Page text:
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From the Factory Floor: Inside Bangladesh’s Plummy Fashions Ltd.

From the Factory Floor is a new series offering firsthand visits to manufacturers across Asia as they deal with  fallout from the coronavirus.

It’s been more than a year since a helicopter bringing global retailers flew into the helipad, a few minutes walk from the main building of Plummy Fashions Ltd., located some 20 miles from Hazrat Shahjalal International airport in Northern Dhaka.

Miles don’t necessarily translate into minutes in Dhaka, with its heavy traffic, and buyers often find ways to circumvent what can easily be a two-hour drive from the airport.

Bangaldesh’s Narayanjang is home to a huge knot of knitwear factories, many of which have been been struggling throughout the pandemic.

Plummy Fashions, which sits on 5.5 acres of prime land, has just introduced a second shift for employees as of March 1. Typically, the same workers often put in long working days at factories, and with the additional earnings of overtime, are not averse to the extra hours.

Often times though, that ends in exploitation, and extraordinarily long work days. Talking about this add-on, despite the trying times of order cancellations at factories due to Covid, Fazlul Hoque, owner and managing director of the factory told Sourcing Journal, “It is a sign that things are picking up that we can introduce this second shift.”

Bangladesh is the second largest garment exporter in the world after China, and knitwear, which accounts for approximately half of the country’s exports, has stepped up in the past few months.

From July through January knitwear exports increased by 3.44 percent year-on-year to $9.98 billion, while woven garment exports fell by 10.85 percent year-on-year to $8.41 billion. Overall, the garment sector recorded a negative growth rate of 3.44 percent year-on-year for exports in the period.

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Workers at Plummy—the factory name comes from the adjective for plum, as in ‘very good and worth having’—have been observing the distancing required under Covid times, even if the buyers are not traveling here. Plummy is considered one of the greenest knitwear factories in the world, with certification from the U.S Green Building Council (USGBC) scoring 92 out of 110 points for LEED (Leadership in Energy and Environmental Design) certification. (Eighty points qualifies for a platinum certified factory).

The factory floor at Plummy Fashions.
The factory floor at Plummy Fashions.

Bangladesh has more than 100 LEED green factories, more than 25 of which are platinum ranked.

“I will admit our products are not the lowest price, but that’s not what our buyers come to us for and it is not our business strategy to be the cheapest,” said Hoque, without conceit. The factory, which opened 18 months after the collapse of Rana Plaza in April 2013, replaced two older factories, and was part of a plan to counter the existing sentiment that Bangladesh factories were sweatshops. The construction came at a high price tag of almost $20 million.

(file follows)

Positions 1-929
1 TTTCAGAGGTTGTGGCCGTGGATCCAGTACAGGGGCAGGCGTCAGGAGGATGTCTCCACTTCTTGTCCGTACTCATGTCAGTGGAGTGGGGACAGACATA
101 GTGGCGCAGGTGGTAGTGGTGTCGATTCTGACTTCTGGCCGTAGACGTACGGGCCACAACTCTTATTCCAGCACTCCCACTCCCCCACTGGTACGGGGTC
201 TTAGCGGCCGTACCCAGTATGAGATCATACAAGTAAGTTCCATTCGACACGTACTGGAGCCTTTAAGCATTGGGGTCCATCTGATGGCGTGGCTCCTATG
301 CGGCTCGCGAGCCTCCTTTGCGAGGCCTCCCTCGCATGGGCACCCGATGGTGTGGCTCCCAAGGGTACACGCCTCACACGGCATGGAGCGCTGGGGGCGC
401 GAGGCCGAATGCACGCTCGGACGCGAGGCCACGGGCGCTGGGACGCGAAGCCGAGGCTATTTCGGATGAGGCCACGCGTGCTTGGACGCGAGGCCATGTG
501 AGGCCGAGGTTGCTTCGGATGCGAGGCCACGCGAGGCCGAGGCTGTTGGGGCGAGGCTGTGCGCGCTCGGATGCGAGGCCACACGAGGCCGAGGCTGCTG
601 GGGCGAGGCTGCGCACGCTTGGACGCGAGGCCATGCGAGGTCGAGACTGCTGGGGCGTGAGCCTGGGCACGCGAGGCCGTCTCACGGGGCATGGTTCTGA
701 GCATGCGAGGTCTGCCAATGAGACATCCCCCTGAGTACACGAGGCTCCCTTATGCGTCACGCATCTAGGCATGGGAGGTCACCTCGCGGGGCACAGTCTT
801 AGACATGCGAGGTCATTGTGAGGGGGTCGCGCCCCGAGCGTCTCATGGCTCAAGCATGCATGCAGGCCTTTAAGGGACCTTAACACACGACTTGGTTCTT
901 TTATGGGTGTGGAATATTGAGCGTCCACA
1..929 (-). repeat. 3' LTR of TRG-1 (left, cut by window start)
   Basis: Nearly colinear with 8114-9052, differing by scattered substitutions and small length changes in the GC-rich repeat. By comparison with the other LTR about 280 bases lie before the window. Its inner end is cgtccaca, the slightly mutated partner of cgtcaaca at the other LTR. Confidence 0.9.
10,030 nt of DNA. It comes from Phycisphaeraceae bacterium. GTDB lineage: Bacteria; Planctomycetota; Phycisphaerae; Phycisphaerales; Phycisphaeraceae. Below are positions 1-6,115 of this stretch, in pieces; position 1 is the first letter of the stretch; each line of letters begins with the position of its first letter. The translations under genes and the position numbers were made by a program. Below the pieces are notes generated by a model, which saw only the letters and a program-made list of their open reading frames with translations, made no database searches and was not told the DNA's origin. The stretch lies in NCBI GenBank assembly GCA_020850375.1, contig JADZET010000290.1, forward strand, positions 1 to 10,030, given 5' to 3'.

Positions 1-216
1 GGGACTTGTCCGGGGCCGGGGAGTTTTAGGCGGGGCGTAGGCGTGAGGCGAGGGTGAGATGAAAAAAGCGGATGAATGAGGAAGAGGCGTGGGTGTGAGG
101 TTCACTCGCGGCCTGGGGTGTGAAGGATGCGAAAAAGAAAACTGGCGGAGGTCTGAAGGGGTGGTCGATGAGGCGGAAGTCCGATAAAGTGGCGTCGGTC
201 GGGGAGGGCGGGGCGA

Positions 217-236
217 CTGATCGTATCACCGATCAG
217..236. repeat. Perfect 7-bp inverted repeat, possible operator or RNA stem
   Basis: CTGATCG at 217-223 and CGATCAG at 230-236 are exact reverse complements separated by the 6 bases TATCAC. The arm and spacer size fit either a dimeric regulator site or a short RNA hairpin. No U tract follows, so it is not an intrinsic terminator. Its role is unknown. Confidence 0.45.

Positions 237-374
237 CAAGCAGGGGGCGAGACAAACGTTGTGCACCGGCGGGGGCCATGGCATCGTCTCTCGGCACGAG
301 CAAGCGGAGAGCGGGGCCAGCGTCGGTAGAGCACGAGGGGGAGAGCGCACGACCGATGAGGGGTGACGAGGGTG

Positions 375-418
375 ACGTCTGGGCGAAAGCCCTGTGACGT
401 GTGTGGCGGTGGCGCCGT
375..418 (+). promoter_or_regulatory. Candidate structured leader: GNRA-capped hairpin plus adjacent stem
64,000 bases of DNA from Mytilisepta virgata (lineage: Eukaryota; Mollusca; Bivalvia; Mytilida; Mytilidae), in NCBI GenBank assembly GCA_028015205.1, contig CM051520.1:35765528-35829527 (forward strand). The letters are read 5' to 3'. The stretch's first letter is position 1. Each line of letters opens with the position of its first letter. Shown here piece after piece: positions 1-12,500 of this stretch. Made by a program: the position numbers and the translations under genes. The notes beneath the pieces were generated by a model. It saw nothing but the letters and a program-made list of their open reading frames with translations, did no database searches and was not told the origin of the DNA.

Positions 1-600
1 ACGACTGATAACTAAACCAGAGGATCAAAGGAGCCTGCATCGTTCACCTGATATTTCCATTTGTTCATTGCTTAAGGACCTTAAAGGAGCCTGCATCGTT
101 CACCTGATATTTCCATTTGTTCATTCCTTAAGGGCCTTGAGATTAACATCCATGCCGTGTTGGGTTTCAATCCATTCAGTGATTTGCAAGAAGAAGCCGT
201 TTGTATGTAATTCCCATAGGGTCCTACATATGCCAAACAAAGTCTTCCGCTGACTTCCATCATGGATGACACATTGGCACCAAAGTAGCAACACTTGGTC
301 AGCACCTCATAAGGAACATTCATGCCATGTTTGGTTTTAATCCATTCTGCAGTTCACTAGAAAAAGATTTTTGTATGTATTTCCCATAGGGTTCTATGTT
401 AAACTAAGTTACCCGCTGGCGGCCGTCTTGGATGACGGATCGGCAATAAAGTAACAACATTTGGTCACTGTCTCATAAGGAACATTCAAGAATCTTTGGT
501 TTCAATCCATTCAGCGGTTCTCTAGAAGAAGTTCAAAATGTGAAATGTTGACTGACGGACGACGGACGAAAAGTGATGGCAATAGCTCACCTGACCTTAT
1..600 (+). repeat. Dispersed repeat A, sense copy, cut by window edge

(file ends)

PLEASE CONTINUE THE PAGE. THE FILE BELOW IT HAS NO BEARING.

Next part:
“Rather, we have our set of buyers who have been consistent, who are willing to pay more for a safe environment, secure that they don’t have risk factors in terms of their supplier,” he said. Some of the brands that manufacture at the factory include Calvin Klein, DKNY, Tommy Hilfiger and Mexx.

These concerns were brought to the fore just this past weekend as a fire in a chemical warehouse at a garment factory in Bangladesh left one dead and injured or sickened dozens more.

Farida Akther
Farida Akther

The factory floor shows a streamlining of new technologies, a focus on circular knitting machines, and careful management to achieve a 40 percent reduction in energy use, a 41 percent decrease in water use and a 35 percent decline in carbon footprint compared with a typical factory.

Farida Akhtar, a cutting assistant, and a worker on the factory floor for the last five years, said that learning the new machinery took some time.

“But I have become multiskilled in the last five years. I feel more confident,” she said.

Akhtar, who lives a half mile away with her husband and two children, talked about the fact that technology is only part of the learning process—perhaps the harder one is management.

“I want to be promoted to officer level—to a welfare officer, to walk around the factory the whole day, to speak with the workers and to solve their issues. I am educated, having finished high school, and I hope to fulfill my dreams,” she said.

While Akhtar dreams of making the factory more efficient, Hoque observed that Covid itself  dictated more streamlining over the last year.

“The green focus does not directly change the level of production. But we believe that such an environment reduces worker migration and increases productivity. Worker safety is a priority. Not one of our workers got Covid. We have a natural shower and medical facilities for workers right here,” said Hoque.

Among the changes at the factory is the kind of production itself: “These days, there is a lot of loungewear and knitwear, so that’s where we see things moving differently. There is also a change of raw material, using recycled yarn and fabric in the production line, and that is a circular solution for the brands,” he observed.

The factory, which is spread over six buildings, has its own dyeing, finishing and washing units. Cycles are made available for workers to commute easily; landscaped gardens surround the buildings.

“It’s an open sky,” said Hoque.

He wasn’t referring to the lack of helicopters taking off, but simply to workers being able to stop and see past the placid lake on the factory grounds, rather than being surrounded by harried buildings where exits are locked and every inch of space represents money to be made. “Normally, you can’t see the open sky at factories,” he mused.